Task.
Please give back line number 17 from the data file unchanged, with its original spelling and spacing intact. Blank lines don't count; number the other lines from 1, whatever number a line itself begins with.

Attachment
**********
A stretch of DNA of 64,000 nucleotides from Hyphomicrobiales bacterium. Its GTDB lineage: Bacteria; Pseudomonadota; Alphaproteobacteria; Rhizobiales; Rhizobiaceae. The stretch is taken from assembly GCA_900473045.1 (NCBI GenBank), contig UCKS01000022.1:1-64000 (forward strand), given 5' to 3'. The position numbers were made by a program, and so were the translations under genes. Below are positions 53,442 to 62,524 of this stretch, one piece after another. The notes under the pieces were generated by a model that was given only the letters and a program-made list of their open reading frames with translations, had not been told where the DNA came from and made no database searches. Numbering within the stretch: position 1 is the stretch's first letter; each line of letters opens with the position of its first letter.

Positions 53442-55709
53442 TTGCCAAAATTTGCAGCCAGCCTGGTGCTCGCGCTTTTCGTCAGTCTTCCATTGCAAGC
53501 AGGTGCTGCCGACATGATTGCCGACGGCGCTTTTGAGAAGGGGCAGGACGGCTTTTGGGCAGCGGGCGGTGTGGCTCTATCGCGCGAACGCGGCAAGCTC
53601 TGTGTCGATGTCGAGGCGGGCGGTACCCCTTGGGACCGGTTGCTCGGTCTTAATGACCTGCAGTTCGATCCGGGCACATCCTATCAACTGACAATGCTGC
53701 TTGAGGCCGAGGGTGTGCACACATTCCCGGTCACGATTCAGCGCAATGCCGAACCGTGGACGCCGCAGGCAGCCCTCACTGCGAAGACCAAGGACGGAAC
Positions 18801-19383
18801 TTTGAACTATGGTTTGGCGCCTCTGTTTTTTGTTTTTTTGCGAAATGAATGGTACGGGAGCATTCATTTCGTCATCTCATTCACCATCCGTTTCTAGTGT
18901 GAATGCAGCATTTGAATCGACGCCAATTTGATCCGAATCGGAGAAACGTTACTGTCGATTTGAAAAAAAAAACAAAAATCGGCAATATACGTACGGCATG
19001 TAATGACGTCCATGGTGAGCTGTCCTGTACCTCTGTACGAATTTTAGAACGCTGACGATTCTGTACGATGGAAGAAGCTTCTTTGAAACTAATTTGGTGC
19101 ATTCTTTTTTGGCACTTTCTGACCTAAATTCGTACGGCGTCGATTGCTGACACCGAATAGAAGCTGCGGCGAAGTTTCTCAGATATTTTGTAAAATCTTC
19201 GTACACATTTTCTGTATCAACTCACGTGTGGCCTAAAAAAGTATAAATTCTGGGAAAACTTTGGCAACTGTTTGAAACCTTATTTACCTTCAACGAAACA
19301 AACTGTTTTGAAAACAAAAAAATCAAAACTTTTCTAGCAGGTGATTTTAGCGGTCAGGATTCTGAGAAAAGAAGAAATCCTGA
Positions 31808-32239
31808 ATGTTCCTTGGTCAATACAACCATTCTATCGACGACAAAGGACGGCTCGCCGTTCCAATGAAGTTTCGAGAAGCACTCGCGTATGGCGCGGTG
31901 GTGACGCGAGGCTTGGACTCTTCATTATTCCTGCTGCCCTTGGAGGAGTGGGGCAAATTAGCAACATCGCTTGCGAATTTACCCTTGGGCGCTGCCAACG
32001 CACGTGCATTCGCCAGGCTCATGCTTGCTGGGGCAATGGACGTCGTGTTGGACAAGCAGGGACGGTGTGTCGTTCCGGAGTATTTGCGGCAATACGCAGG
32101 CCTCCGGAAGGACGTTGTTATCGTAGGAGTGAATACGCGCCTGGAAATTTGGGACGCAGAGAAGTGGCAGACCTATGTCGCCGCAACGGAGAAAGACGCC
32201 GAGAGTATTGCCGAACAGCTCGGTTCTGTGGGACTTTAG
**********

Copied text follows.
32001 CACGTGCATTCGCCAGGCTCATGCTTGCTGGGGCAATGGACGTCGTGTTGGACAAGCAGGGACGGTGTGTCGTTCCGGAGTATTTGCGGCAATACGCAGG